Last week in the course of one day alone I heard/read five different people use variants of the phrase "women/girls/sluts should keep their legs closed" in terms of the abortion debate. The phrase on its own makes my skin crawl in terms of its misogynism. It's reminiscent of the Madonna/whore complex. It implies that like the Biblical Eve before us we are solely responsible for the morals (or lack thereof) in the world, that men are unable to resist such temptresses and for abortion to end we just need to accept the child or not wanting a child to simply "keep our legs closed". Interestingly not once in the abortion debate have I ever heard someone suggest รก la Twink that men should "zip up their mickeys". The other thing that use of such phrases indicates to me that the people who use them are not just anti-abortion they are also anti-sex for any reason other than procreation but that's a post for another day.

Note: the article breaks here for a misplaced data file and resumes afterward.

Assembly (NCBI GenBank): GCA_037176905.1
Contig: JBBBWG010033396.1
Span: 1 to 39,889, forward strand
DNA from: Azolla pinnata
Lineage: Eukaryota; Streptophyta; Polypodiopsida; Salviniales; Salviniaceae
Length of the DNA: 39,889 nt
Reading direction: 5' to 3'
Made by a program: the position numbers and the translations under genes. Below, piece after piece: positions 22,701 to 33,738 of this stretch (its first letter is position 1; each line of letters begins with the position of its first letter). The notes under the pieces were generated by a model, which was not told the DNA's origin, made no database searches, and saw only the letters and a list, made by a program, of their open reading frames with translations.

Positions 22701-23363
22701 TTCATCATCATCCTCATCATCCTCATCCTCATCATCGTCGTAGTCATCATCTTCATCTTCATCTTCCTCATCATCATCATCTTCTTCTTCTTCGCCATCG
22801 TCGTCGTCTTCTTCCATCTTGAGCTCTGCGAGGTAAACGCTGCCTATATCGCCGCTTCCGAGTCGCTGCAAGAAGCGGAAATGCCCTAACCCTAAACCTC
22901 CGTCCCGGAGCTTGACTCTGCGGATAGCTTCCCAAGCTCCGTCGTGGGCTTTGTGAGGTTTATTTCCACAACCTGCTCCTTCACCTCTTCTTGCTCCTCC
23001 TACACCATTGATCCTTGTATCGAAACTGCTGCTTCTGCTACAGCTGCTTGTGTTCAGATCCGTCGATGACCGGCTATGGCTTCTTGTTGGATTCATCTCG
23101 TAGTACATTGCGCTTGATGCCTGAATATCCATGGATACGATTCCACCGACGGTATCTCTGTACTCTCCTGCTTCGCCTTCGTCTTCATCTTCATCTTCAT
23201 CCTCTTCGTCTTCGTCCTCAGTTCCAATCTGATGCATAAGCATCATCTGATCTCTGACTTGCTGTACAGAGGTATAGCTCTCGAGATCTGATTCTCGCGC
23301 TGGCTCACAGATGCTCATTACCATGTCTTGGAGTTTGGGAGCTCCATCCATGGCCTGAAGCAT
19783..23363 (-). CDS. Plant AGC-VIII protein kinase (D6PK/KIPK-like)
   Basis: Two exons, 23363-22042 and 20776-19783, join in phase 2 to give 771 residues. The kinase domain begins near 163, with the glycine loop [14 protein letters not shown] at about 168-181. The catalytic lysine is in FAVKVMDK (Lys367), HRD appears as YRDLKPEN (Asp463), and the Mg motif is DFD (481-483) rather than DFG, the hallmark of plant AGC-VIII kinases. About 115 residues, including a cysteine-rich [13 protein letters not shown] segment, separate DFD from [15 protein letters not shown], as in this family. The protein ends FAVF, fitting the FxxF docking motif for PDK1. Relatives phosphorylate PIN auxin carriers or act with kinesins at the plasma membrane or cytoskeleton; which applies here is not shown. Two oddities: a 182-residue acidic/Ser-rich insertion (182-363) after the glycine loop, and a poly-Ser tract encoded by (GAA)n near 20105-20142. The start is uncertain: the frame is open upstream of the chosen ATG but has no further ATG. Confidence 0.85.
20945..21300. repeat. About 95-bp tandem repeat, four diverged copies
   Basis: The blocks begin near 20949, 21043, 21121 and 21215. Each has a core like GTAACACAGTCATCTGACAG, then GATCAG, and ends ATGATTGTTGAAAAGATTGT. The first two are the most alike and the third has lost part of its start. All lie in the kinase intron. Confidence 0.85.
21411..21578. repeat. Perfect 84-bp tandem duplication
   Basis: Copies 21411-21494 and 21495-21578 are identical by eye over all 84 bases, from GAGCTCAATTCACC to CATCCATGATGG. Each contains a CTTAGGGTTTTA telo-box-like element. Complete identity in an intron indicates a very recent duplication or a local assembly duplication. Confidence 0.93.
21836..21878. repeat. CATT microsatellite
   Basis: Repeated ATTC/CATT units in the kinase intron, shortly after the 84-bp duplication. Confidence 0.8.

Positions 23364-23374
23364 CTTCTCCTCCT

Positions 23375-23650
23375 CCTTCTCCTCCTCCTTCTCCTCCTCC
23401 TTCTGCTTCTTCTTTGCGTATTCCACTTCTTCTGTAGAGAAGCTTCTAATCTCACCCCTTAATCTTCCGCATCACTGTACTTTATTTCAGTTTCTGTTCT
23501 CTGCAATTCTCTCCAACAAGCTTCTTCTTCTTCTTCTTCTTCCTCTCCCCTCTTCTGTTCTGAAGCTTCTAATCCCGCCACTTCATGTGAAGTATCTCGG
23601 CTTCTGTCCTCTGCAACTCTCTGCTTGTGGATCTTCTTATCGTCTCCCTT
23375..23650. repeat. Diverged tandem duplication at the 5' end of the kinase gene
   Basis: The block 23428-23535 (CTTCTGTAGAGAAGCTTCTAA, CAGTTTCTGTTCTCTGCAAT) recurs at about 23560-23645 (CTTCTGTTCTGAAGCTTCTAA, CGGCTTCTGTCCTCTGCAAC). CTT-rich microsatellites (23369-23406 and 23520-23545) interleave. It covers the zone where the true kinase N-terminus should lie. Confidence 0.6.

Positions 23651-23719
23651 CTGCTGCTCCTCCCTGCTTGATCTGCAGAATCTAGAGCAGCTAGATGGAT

It stoked my curiosity though. Three out of the five people on that day were women and it got me to wondering about the gender of people who support either side of the debate and why. Discussing it with himself over a bottle of wine one night he says "it's a pity that we have no way of knowing". The great thing about being involved in different groups is that I now have an arsenal of people who have very particular sets of skills; skills they have acquired over a very long careers, skills that make them...(ahem, sorry got a bit carried away there). One such skilful person is Geoff @geoffsshorts, Geoff, over the course of knowing him vaguely on the net, has always impressed me with his ability to pull up stats on most things possible so I politely tweeted and asked could he run up data for me on this issue. He kindly complied and sent his findings to me and told me to run the commentary on my own no pressure on me at all then :)